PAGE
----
Table of Contents
What Is Biometrics?
Biometric Technology is the statistical measurement and analysis of people’s unique physical and behavioural characteristics. The technology remains mainly used for identification and access control or the title of monitored persons. The simple principle of biometric authentication is that intrinsic physical or behavioural characteristics can accurately identify any person. The term biometrics remains derived from the Greek words bio (life) and metric (measure).
How Does Biometrics Work?
Authentication with biometric verification is increasingly used in business and public security systems, consumer electronics, and point-of-sale applications. Aside from security, the driving force behind biometric verification was convenience, as there is no need to remember passwords or carry security tokens around. Some biometric methods, such as a person’s gait measurement, can work without direct contact with the person to be authenticate.
The components of biometric devices are:
A reader or scanner for recording the biometric factor to be authenticated;
Software for converting the scanned biometric data to a standardized digital format and for comparing the match points of the observed data with the stored data; Yes
A database to steadily store biometric data for comparison.
Biometric data can be store in a centralized database. However, modern biometric implementations often rely on collecting biometric data locally and then having a cryptographic hash to perform authentication or identification without direct access to the data itself.
Types Of Biometrics
The two main types of biometric identifiers remain physiological traits and behavioural traits.
Physiological identifiers relate to the arrangement of the authenticating user and include the following elements:
- Face recognition
- Finger geometry (the size and position of the fingers)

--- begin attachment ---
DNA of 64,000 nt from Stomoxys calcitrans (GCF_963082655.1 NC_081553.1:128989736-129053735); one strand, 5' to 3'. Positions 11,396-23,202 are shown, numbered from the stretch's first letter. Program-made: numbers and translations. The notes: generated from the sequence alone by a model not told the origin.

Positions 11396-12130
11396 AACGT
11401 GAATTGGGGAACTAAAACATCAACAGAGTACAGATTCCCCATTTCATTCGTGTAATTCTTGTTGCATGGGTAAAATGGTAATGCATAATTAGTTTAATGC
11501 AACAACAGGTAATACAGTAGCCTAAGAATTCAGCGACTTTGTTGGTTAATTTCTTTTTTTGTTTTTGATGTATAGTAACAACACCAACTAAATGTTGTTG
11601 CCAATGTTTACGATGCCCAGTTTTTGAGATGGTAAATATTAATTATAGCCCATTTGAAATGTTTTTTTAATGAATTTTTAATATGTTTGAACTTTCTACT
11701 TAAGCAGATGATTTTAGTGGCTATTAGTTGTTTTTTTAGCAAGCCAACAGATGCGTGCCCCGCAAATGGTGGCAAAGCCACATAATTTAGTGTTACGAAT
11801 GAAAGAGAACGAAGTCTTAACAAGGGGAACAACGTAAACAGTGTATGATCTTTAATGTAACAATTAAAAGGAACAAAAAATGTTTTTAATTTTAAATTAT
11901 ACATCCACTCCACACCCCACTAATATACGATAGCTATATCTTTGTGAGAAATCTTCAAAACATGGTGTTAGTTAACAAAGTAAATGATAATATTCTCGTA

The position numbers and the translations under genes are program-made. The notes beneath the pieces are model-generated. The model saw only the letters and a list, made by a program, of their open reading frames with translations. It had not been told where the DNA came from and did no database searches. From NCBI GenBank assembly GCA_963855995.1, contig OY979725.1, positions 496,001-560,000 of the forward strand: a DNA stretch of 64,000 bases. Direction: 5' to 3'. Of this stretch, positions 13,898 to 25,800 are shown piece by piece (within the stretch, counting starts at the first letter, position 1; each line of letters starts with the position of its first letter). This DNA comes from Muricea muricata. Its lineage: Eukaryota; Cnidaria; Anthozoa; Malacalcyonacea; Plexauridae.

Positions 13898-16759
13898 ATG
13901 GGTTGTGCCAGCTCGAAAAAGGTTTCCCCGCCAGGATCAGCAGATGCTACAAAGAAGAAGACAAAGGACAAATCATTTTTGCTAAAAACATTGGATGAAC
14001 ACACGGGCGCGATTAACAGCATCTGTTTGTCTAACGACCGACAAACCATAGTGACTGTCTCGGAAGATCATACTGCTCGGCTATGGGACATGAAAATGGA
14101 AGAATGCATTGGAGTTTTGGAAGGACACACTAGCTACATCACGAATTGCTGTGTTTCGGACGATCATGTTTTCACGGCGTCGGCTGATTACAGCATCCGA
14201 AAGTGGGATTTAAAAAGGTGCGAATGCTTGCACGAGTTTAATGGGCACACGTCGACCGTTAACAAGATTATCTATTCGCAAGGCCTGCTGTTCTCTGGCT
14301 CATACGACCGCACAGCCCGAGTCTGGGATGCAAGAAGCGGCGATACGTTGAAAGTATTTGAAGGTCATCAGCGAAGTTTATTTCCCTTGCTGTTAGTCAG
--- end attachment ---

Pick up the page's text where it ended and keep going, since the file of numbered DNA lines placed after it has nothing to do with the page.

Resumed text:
- Iris recognition
- Vein detection
- Retinal scan
- Voice recognition
- DNA match (deoxyribonucleic acid)
- digital signatures
Advantages And Disadvantages Of Biometrics.
Using biometrics has many advantages and disadvantages regarding its use, security, and other related functions. Biometrics is beneficial for the following reasons:
- Unlike passwords, difficult to forge or steal;
- Easy and convenient to use;
- Generally the same throughout a user’s life;
- Not transferable; Yes
- Efficient because the models take up less storage space.
However, The Disadvantages Are As Follows:
- Commissioning a biometric system is expensive.
- If the system does not collect all of the biometric information, it may not be able to identify a user.
- Biometric databases can still be hacked.
- Errors like false rejections and false assumptions can always occur.
- If a user is injured, a biometric authentication system may not work; For example, if a user burns their hand, a fingerprint reader may not be able to identify them.
Examples Of Biometrics In Use
In addition to biometrics used in many smartphones today, biometrics is use in many areas. Biometrics is used, for example, in the following areas and organizations:
Respect the law
It is used in criminal identification systems such as fingerprint or palm leaf authentication systems.
United States Department of Homeland Security
It is use in border guards for many recognition, verification, and accreditation processes, such as electronic passport systems that store fingerprint data or facial credit systems.
It remains used in schemes such as national ID cards for identification and in health insurance programs that may use fingerprints for identification.
This field sometimes uses biometric data such as iris recognition.
However, not all organizations and programs will choose to use biometrics. For example, some forensic systems do not use biometrics to
TSA seeks to leverage Biometric Technology to automate the identity verification process to enhance security effectiveness, progress operational efficiency, and streamline the passenger experience while protecting privacy. TSA’s exploration of Biometric Technology is ideal for capitalizing on technological advancements in biometric system accuracy, speed, and ability to automate high-throughput operations.